When I finally awoke, when I was actually awake and my head was out of the sleeping bag, the thumping stopped. Once my eyes adjusted all I could see was the wall of the grotto and a single black centipede a few inches from my face.

“Dad. Dad.” I said, just like I had in my dream.

“What.” He said back, not very warmly—more of a statement than a question.

“I…I need you to put some wood on the fire,” I said frantically. The fire was still smoldering, but barely. I was cold, but most of all I was kind of scared. The dream had been so vivid and intense. “Please, just put some wood on the fire and don’t go back to sleep until I go to sleep, okay?”  I asked him, clearly alarmed.

My dad knew that I had gotten scared over something, a dream likely, and he got up and did what I said.

“Not until I’m completely asleep again, okay?” I asked again. I could be such a child. But the ball, and the boy, and now this centipede was in front of my face who I knew had tapped my forehead and who I knew actually wasn’t a centipede at all but an Indian Medicine Man with his medicine stick who was waiting for me on top of Doctor Rock. And the only way I could see him would be to climb up there but I wasn’t about to do that. It was dark and cold and slippery and I’m not a grown woman at all, I’m still a child, I thought in my sleepy oblivion.

The Medicine Man knew I was a coward. He didn’t have to come down here to see me shiver in the presence of him. He could watch me from the translucent ball that sat on top of his medicine stick, the ball that—like a gypsy’s—told him the future or the way things were or the way things had been.

Only his were truer, and more ancient, more meaningful, deeper than the average gypsy’s crystal ball. He watched me through his crystal ball medicine stick and he didn’t see my ugly sleep encrusted eyes or the knots in my hair like an old-man’s beard. He didn’t see my frumpy clothes or my clumsy character. The Medicine Man saw my soul and that’s why he reached out to me as I lay in the cave. My soul was brave when I’d said that prayer earlier and he’s noticed a hint, just a hint of curiosity as I prayed, mentioning his God and his World. I asked for him and then he came, but then I got scared and ran away.

Awaken my third eye. That was the message I got. I can still feel the reverberating tap tap tap on my forehead as I write this. And the boy? I haven’t found out who he is yet, I don’t even know how I know he is a boy—but he is. I guess that’s what spirituality is. You know, but you can’t prove or explain it. For some of us, that is enough. That is something. It makes one thing ours and ours alone. Like our own unique journeys are. Explainable things are overrated sometimes. They hold no mystery or soul. Plus, there are one billion true things in this universe that cannot be seen—yet. My dad has always taught me to get out of my head and into my heart—only without ever saying that.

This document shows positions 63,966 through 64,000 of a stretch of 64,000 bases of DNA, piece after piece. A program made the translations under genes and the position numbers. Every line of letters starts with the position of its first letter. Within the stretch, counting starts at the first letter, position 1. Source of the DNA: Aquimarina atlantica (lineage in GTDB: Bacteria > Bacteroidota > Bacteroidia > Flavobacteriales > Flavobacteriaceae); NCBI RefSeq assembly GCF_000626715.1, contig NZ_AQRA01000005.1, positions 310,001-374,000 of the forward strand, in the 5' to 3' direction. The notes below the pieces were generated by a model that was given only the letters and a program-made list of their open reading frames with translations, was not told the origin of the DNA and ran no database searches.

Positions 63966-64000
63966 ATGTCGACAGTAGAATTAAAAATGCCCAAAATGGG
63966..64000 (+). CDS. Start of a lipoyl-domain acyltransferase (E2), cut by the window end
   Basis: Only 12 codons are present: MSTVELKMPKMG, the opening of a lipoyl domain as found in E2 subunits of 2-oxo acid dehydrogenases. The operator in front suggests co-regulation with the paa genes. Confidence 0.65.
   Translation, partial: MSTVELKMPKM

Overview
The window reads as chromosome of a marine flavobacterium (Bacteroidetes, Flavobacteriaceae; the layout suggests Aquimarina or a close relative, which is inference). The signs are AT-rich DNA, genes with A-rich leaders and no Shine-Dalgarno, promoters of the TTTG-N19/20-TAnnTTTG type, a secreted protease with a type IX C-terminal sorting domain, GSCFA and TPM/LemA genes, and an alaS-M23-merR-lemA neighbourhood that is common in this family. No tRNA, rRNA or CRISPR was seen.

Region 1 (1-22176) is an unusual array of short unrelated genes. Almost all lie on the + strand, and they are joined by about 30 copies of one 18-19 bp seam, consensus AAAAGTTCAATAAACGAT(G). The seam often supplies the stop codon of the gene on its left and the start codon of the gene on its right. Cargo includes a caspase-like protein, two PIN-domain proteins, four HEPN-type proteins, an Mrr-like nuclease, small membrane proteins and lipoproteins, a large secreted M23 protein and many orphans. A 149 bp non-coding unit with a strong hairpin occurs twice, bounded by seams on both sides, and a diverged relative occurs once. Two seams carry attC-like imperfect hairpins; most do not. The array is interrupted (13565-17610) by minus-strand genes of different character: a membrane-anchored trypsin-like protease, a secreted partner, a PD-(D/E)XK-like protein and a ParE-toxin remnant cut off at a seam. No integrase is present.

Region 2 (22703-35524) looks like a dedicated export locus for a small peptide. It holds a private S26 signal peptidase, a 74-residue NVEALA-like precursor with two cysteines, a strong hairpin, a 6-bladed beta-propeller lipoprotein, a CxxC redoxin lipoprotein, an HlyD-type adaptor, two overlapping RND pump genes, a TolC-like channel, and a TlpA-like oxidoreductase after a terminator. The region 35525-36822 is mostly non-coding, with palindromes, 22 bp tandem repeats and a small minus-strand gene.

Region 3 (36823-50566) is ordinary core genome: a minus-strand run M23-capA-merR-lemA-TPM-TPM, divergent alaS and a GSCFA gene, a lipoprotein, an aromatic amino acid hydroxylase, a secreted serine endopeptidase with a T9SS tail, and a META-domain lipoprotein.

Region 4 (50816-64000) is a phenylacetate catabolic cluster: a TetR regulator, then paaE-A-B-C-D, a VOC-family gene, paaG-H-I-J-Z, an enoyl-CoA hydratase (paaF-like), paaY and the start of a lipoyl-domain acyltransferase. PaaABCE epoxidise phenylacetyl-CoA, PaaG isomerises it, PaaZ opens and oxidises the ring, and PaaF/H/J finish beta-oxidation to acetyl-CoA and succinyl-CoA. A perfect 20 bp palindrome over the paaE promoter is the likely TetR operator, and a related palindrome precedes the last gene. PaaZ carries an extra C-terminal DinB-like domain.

God Bless the woman who’d died here, I thought to myself as I lay down like a mummy in my sleeping bag, having just been visited by a Yurok spirit, clenching my eyes shut, holding myself tightly, and drifting back to sleep as my Dad generously stoked the fire.

I am not a grown woman at all, I thought, I am still just a child.

 

Foot note: Here is an alternate experience which I find deeply moving, written by the members of the Yurok Tribe near Klamath, California.

 

 

Yin

20065925_664929573697496_6459980642565226496_n(1)

All I know is new beginnings.

That’s what I told him in my latest attempt to avoid the possibility of heartache, like ever. It’s like, if I cut my own arm off it won’t hurt as bad. I will still be in control.

Everything is water and matter, water and matter. Work is matter, rest is water. He is matter, I am water. I am made of matter and water and my brains and my bones depend on its balance.